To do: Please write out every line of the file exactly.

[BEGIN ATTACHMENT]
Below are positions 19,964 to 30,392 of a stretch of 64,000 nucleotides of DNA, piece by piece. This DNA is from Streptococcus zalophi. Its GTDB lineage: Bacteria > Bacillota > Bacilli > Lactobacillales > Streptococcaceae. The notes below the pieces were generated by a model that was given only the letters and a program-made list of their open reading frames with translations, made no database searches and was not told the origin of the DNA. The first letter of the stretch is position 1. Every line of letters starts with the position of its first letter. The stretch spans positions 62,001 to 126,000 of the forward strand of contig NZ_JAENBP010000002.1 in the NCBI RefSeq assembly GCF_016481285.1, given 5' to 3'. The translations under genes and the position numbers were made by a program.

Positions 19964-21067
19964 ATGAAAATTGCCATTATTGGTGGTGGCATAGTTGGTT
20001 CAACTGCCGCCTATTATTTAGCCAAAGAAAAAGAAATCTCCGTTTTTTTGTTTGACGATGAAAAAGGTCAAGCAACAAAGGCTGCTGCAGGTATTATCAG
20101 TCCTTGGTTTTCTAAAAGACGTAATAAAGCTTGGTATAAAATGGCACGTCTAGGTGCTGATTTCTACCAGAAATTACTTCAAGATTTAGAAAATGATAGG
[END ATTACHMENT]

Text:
Below are positions 19,964 to 30,392 of a stretch of 64,000 nucleotides of DNA, piece by piece. This DNA is from Streptococcus zalophi. Its GTDB lineage: Bacteria > Bacillota > Bacilli > Lactobacillales > Streptococcaceae. The notes below the pieces were generated by a model that was given only the letters and a program-made list of their open reading frames with translations, made no database searches and was not told the origin of the DNA. The first letter of the stretch is position 1. Every line of letters starts with the position of its first letter. The stretch spans positions 62,001 to 126,000 of the forward strand of contig NZ_JAENBP010000002.1 in the NCBI RefSeq assembly GCF_016481285.1, given 5' to 3'. The translations under genes and the position numbers were made by a program.

Positions 19964-21067
19964 ATGAAAATTGCCATTATTGGTGGTGGCATAGTTGGTT
20001 CAACTGCCGCCTATTATTTAGCCAAAGAAAAAGAAATCTCCGTTTTTTTGTTTGACGATGAAAAAGGTCAAGCAACAAAGGCTGCTGCAGGTATTATCAG
20101 TCCTTGGTTTTCTAAAAGACGTAATAAAGCTTGGTATAAAATGGCACGTCTAGGTGCTGATTTCTACCAGAAATTACTTCAAGATTTAGAAAATGATAGG